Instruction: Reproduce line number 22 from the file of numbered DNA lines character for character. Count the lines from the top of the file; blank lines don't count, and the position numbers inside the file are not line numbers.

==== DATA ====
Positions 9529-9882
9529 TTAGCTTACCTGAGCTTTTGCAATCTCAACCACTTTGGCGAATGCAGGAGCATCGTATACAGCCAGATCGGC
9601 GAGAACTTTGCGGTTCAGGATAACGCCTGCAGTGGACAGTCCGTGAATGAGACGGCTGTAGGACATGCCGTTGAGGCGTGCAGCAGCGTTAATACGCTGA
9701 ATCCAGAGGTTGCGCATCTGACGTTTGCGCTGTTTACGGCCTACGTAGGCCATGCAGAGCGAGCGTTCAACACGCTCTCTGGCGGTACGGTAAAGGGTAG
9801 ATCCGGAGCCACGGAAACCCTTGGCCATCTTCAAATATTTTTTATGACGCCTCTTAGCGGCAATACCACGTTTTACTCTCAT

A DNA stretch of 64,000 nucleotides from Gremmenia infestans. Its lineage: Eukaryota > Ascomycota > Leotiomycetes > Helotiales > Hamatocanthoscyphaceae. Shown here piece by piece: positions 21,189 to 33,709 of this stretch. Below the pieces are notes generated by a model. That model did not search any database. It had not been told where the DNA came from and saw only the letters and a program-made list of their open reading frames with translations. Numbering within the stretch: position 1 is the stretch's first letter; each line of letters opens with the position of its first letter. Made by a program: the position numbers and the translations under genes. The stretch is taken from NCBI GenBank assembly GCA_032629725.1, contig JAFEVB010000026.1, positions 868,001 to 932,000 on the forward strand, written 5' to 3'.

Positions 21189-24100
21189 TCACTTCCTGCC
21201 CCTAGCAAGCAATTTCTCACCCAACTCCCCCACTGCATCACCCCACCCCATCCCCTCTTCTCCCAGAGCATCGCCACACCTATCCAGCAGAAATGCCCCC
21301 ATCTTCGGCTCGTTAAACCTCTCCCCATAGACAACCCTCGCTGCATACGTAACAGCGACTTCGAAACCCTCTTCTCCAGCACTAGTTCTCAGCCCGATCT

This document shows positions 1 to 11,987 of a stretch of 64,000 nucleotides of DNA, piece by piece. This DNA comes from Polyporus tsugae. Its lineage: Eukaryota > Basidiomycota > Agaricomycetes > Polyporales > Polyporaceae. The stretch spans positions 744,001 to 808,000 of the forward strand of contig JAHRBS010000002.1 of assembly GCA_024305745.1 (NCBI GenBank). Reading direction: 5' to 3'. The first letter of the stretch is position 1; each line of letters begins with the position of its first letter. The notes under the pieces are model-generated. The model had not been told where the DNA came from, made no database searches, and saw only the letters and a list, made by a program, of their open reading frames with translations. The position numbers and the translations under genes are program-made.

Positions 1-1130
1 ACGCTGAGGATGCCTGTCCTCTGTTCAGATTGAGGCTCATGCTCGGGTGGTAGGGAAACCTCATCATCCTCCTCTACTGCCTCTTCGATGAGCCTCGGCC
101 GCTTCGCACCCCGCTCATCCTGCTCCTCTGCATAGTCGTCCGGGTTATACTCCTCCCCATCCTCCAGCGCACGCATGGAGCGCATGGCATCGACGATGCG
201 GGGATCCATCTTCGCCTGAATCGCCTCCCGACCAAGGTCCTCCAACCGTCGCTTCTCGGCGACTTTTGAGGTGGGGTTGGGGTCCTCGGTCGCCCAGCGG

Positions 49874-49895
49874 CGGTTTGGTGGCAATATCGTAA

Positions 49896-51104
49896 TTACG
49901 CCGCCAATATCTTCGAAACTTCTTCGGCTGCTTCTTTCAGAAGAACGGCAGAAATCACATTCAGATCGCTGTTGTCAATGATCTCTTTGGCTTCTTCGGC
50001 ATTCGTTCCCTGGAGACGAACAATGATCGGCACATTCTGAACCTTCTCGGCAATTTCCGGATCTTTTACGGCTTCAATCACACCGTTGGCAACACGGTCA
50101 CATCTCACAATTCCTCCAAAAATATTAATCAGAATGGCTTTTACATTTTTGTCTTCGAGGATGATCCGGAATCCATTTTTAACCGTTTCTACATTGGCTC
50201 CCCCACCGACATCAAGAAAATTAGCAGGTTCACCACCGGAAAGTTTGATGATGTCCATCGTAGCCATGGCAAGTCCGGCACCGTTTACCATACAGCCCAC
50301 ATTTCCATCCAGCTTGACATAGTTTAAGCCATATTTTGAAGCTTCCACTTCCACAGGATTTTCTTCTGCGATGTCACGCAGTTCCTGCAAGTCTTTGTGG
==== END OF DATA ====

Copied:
50101 CATCTCACAATTCCTCCAAAAATATTAATCAGAATGGCTTTTACATTTTTGTCTTCGAGGATGATCCGGAATCCATTTTTAACCGTTTCTACATTGGCTC